It’s around this time of year that New Year’s resolutions, like cutting back on alcohol, start to go a bit pear shaped. So GrogWatch thought it would look at research on how to keep good habits.
If you have kept your New Year’s resolution so far then you are doing pretty well. Research published in the British Journal of Health Psychology showed that the mere action of setting a positive goal is likely to trigger unwanted habits. So if you have decided to give up beer you will crave it even more.
However, the same study demonstrated that if you work out a plan for dealing with situations where you are likely to be tempted, then it will protect your good intentions from being dashed. This means finding alternative drinks to alcohol you enjoy or avoiding situations where your might automatically reach for a drink.
This idea is supported by Panos Mourdoukoutas in his recent Forbes article. He suggests that we can change our habits by altering our lifestyle. For example, it might be easier for you to avoid drinking at a barbecue if you jump up and play cricket, than if you take up your usual seat at the table where everyone else is drinking (and questioning why you’re not).
Take a look at this downloadable flowchart called ‘How to change a habit’ by Charles Duhigg.
Duhigg suggests looking at the cue for the habit you want to change (drinking), which might be the time or situation where you normally drink. The next step is figuring out what is the real reward you get from drinking at that time or in that situation. Once you have this information you can then experiment with changing your routine until you find a new healthier behaviour that gives you the same reward. Here’s an example of how that might work.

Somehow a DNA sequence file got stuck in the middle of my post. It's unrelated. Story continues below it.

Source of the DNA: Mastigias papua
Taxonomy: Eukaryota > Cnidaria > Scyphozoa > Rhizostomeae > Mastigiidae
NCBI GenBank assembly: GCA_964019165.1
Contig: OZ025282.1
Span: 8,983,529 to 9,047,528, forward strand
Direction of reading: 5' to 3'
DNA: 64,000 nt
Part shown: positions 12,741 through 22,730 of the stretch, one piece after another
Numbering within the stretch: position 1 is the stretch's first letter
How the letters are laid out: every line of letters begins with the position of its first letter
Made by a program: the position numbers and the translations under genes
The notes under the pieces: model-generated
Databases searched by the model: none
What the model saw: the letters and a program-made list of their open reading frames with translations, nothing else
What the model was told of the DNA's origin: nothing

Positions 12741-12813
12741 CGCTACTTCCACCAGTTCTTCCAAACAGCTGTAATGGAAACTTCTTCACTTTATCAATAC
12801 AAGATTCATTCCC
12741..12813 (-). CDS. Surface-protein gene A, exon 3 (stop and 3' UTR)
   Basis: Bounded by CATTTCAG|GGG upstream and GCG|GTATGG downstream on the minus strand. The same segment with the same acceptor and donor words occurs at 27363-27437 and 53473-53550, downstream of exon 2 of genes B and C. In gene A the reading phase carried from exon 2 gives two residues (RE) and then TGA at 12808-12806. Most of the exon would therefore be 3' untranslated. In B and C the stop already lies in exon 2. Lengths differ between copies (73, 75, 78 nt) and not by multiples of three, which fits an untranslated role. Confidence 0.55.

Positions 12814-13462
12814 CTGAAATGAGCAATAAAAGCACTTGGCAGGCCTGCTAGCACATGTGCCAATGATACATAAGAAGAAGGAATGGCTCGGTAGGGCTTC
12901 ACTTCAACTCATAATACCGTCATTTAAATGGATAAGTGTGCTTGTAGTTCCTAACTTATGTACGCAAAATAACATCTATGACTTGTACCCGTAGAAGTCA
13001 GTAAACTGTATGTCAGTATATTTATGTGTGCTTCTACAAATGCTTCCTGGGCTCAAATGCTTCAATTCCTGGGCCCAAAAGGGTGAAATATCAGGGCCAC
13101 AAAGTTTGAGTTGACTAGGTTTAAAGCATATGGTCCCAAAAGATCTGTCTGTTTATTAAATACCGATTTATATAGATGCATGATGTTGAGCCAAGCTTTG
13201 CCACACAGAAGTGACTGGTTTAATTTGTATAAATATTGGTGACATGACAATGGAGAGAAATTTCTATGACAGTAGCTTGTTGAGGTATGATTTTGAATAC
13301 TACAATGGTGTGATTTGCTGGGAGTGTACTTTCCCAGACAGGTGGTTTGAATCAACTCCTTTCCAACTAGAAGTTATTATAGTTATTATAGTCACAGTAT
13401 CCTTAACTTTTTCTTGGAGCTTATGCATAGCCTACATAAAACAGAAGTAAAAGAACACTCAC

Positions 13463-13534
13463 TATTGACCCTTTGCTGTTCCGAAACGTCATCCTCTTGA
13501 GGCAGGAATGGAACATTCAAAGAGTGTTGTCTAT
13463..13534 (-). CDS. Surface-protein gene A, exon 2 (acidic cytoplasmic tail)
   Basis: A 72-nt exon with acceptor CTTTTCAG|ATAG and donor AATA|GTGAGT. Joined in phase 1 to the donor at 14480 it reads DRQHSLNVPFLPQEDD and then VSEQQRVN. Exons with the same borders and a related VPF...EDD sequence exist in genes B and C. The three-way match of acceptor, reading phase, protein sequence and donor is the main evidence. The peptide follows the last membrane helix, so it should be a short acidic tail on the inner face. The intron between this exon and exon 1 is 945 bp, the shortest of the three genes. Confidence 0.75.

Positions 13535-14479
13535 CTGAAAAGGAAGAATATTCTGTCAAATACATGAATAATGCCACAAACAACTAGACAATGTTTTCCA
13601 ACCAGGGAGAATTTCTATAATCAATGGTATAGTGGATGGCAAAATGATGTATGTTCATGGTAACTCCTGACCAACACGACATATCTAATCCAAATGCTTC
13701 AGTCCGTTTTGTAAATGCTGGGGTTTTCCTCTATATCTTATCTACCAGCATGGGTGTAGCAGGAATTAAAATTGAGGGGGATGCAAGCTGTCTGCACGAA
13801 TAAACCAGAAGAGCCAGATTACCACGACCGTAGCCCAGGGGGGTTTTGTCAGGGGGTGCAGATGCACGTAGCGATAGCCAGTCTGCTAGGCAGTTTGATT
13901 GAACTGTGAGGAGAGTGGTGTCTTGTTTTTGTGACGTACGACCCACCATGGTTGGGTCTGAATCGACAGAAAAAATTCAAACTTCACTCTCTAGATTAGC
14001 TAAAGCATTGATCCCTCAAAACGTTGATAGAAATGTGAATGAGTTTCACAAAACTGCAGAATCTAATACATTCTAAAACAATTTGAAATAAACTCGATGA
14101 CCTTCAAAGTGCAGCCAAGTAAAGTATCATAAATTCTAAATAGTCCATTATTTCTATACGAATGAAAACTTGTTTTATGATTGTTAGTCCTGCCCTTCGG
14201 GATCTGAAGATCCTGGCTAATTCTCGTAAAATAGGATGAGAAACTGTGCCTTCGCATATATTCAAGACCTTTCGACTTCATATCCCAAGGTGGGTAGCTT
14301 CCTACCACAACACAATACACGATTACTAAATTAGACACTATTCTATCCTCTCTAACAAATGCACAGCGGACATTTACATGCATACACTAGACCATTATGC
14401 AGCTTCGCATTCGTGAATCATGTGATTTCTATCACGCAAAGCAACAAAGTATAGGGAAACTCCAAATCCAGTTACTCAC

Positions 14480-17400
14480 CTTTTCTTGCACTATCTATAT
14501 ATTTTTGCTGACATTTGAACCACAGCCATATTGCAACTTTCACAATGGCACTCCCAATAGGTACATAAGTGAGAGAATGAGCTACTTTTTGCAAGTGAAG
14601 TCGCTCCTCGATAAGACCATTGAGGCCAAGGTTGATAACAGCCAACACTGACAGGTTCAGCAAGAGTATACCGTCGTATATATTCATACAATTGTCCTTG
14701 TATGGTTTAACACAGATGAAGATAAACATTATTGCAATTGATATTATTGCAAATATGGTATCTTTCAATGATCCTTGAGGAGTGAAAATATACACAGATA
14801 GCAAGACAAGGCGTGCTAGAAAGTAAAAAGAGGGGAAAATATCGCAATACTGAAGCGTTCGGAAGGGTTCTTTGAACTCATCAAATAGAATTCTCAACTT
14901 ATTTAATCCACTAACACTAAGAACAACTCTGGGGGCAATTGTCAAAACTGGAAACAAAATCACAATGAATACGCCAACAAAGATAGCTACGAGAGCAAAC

Cue: Jenny arrives home each day after a tiring day at work and heads straight for the fridge and a cold glass of wine.
Reward: Jenny figures out that the actual reward is not the wine. What she really enjoys is a cold drink, relaxation and forgetting about work.
Routine: Jenny decides to change her routine by drinking a fruity iced tea and taking her dog to the park for a long walk. The exercise, and the interaction with her dog and other dog walkers, helps her relax and forget about pressures at work.
Another trick recommended by Duhigg is to give yourself a small treat, such as a piece of chocolate, if you avoid unwanted behaviour. He insists that after three to four weeks most people will no longer need the chocolate.
So, think carefully about when, where and why you drink alcohol, and see if you can use that information to develop new healthier habits. If that doesn’t work, you might want to try saying, “I don’t drink”, rather than “I can’t drink”, as a recent study published in Scientific American Mind shows that this simple change in wording makes it easier to resist temptation.